A team of engineers from Michigan State University led by Associate Professor Annick Anctil projects that rising fuel efficiency standards for internal combustion engine (ICEV) vehicles in the U.S. could lower their greenhouse gas emissions to be close to those of electric vehicles (EVs) by 2030.
The analysis, published earlier this year in the Journal of Environmental Management, should give pause to EV-obsessed policymakers doling out lavish tax credits for purchasing EVs and banning the sale of new ICE vehicles. At least twelve states aim to phase out sales of new, gas-powered cars by 2035.
Anctil and her colleagues estimated well-to-wheel greenhouse gas emissions for new EVs and ICEVs sold each year between 2018 and 2030. “Well-to-wheel” emissions include both fuel production pollution (oil drilling, refining, transportation, etc. for gasoline versus electricity generation) and tailpipe emissions. Their projections also took into account different vehicle types, average miles driven, average driving speeds (city vs. highway), ambient temperature (which greatly affects efficiency, particularly for EVs), electric grid power sources, and rising fuel efficiency standards for gas vehicles, which they projected to rise by 30 percent for new ICEVs sold in 2030 based on current federal rules.
Car makers have raised fuel efficiency in ICEVs through making them lighter, improving powertrains, and adding hybrid technology which incorporates lithium-ion batteries, electric motors, and regenerative brakes that recapture energy while driving.
“Our results showed that in 2018, the average emissions for an EV were 116 g CO2 eq/km, while for an ICEV, it is 196 g CO2 eq/km when considering the representative vehicle,” the authors reported. “In 2030, the average GHG emissions for an EV are 112 g CO2 eq./km, while for an ICEV, they are 142 g CO2 eq./km.”
Moreover, they found that if the U.S. adopted more ambitious standards for ICEVs, with close to a 50% efficiency boost by 2030, their overall emissions could be comparable to those of EVs.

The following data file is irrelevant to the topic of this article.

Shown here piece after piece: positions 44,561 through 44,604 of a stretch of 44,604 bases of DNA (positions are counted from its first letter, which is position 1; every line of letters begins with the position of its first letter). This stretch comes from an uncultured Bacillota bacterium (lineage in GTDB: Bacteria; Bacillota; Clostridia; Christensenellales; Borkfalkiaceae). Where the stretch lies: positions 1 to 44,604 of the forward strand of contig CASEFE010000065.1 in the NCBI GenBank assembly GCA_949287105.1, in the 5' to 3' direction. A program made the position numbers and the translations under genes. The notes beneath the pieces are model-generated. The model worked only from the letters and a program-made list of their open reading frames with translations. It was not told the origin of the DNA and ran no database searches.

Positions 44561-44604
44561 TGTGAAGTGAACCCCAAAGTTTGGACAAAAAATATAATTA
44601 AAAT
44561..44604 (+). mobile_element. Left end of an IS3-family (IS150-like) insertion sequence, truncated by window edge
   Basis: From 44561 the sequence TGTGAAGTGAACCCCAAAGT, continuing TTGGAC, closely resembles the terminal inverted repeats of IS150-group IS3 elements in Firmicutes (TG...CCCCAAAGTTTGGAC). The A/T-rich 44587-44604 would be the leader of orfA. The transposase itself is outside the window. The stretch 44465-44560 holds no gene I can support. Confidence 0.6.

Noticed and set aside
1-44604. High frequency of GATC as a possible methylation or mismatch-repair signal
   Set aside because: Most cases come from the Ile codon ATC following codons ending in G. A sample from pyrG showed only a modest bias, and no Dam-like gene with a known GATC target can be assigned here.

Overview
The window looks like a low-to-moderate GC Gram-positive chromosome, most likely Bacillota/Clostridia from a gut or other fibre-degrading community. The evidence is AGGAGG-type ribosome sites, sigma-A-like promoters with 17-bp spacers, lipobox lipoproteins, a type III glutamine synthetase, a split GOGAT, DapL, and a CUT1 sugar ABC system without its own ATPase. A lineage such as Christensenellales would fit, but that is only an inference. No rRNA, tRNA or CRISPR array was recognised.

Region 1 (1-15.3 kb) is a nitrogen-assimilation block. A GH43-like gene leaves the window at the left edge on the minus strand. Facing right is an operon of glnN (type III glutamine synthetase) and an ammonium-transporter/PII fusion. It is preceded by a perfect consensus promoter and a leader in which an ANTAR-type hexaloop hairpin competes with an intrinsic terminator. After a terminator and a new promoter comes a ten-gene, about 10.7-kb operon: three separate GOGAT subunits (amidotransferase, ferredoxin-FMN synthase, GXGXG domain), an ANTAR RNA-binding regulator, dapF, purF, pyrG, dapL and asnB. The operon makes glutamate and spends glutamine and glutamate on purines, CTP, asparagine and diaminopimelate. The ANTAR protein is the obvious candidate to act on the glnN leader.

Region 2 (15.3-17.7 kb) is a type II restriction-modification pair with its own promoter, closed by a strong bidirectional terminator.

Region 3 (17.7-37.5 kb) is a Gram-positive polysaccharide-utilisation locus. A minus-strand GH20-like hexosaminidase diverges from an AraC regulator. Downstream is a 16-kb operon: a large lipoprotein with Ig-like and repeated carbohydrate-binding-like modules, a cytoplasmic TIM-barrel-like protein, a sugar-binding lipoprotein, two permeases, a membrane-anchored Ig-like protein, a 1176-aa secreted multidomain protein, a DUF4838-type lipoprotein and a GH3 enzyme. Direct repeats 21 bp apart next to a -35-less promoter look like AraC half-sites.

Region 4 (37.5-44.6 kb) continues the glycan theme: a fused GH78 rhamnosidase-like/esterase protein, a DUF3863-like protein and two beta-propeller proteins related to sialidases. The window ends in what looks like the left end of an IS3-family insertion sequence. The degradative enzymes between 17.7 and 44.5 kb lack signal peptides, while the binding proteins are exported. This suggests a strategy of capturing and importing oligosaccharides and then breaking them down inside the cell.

The researchers made two big assumptions in making that prediction. First, they assumed that nuclear power plant shutdowns in the U.S. would offset increases in wind, solar, and other renewables, making the U.S. grid only marginally less carbon intensive by 2030. The less polluting the electric grid, the more environmentally friendly EVs become. Second, they assumed that EV driving efficiency would remain unchanged. This latter assumption is very conservative (as the authors admit) because the energy density of lithium-ion battery packs has rapidly increased over the past decade. If EV makers use smaller, lighter batteries that store the same amount of energy, that will boost EVs’ driving efficiency. EV batteries currently weigh around a thousand pounds on average.
Still, the results show that increasingly efficient ICEVs can be an environmentally-friendly part of a lower-carbon future, especially in colder regions where EV efficiency suffers greatly in winter (a 30-40 percent reduction vs a 15 percent reduction for ICEVs), in areas with lots of highway driving (again, where ICEVs excel versus EVs in efficiency), and in places with less renewable energy on the grid.
“Both vehicle types can lead to lowered GHG emissions over time, with one faring better than the other in certain conditions,” they wrote. “Focusing on improving both the EV and ICEV routes can, therefore, lower the transportation GHG emissions at a faster pace, especially given than ICEV emissions have reduced faster than EV emissions.”
Anctil and her colleagues noted that New York in particular is an area where ICEVs might actually might be less polluting than EVs by 2030, as the state plans to replace all of its carbon-free nuclear power with natural gas. Ironically, New York recently announced it will ban sales of new gas cars in 2035.
This article was originally published by RealClearScience and made available via RealClearWire.
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